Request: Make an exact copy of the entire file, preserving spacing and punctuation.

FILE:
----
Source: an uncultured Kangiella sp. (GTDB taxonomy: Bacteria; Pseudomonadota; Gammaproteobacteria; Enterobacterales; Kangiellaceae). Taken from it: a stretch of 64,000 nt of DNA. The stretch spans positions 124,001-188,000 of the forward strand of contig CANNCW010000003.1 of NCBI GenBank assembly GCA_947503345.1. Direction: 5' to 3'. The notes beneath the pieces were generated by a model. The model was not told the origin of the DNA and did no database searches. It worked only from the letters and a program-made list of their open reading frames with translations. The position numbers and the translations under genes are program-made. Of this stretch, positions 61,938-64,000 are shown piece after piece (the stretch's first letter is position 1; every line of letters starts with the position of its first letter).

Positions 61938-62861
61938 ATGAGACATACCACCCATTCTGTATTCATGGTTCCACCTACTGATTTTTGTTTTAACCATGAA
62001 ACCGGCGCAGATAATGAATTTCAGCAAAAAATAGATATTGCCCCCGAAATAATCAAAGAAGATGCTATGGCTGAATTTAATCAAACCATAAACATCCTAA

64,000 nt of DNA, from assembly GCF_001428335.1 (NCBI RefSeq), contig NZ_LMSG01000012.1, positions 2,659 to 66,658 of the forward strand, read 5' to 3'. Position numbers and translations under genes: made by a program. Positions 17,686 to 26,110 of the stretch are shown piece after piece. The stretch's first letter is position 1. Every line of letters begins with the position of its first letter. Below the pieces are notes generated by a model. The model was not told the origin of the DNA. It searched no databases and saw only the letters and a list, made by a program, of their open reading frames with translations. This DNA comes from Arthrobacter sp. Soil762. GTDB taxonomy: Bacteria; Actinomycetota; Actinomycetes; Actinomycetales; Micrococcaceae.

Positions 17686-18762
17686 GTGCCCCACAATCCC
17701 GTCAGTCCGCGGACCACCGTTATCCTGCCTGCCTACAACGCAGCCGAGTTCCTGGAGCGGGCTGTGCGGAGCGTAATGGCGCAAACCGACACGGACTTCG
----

Source: an uncultured Kangiella sp. (GTDB taxonomy: Bacteria; Pseudomonadota; Gammaproteobacteria; Enterobacterales; Kangiellaceae). Taken from it: a stretch of 64,000 nt of DNA. The stretch spans positions 124,001-188,000 of the forward strand of contig CANNCW010000003.1 of NCBI GenBank assembly GCA_947503345.1. Direction: 5' to 3'. The notes beneath the pieces were generated by a model. The model was not told the origin of the DNA and did no database searches. It worked only from the letters and a program-made list of their open reading frames with translations. The position numbers and the translations under genes are program-made. Of this stretch, positions 61,938-64,000 are shown piece after piece (the stretch's first letter is position 1; every line of letters starts with the position of its first letter).

Positions 61938-62861
61938 ATGAGACATACCACCCATTCTGTATTCATGGTTCCACCTACTGATTTTTGTTTTAACCATGAA
62001 ACCGGCGCAGATAATGAATTTCAGCAAAAAATAGATATTGCCCCCGAAATAATCAAAGAAGATGCTATGGCTGAATTTAATCAAACCATAAACATCCTAA

64,000 nt of DNA, from assembly GCF_001428335.1 (NCBI RefSeq), contig NZ_LMSG01000012.1, positions 2,659 to 66,658 of the forward strand, read 5' to 3'. Position numbers and translations under genes: made by a program. Positions 17,686 to 26,110 of the stretch are shown piece after piece. The stretch's first letter is position 1. Every line of letters begins with the position of its first letter. Below the pieces are notes generated by a model. The model was not told the origin of the DNA. It searched no databases and saw only the letters and a list, made by a program, of their open reading frames with translations. This DNA comes from Arthrobacter sp. Soil762. GTDB taxonomy: Bacteria; Actinomycetota; Actinomycetes; Actinomycetales; Micrococcaceae.

Positions 17686-18762
17686 GTGCCCCACAATCCC
17701 GTCAGTCCGCGGACCACCGTTATCCTGCCTGCCTACAACGCAGCCGAGTTCCTGGAGCGGGCTGTGCGGAGCGTAATGGCGCAAACCGACACGGACTTCG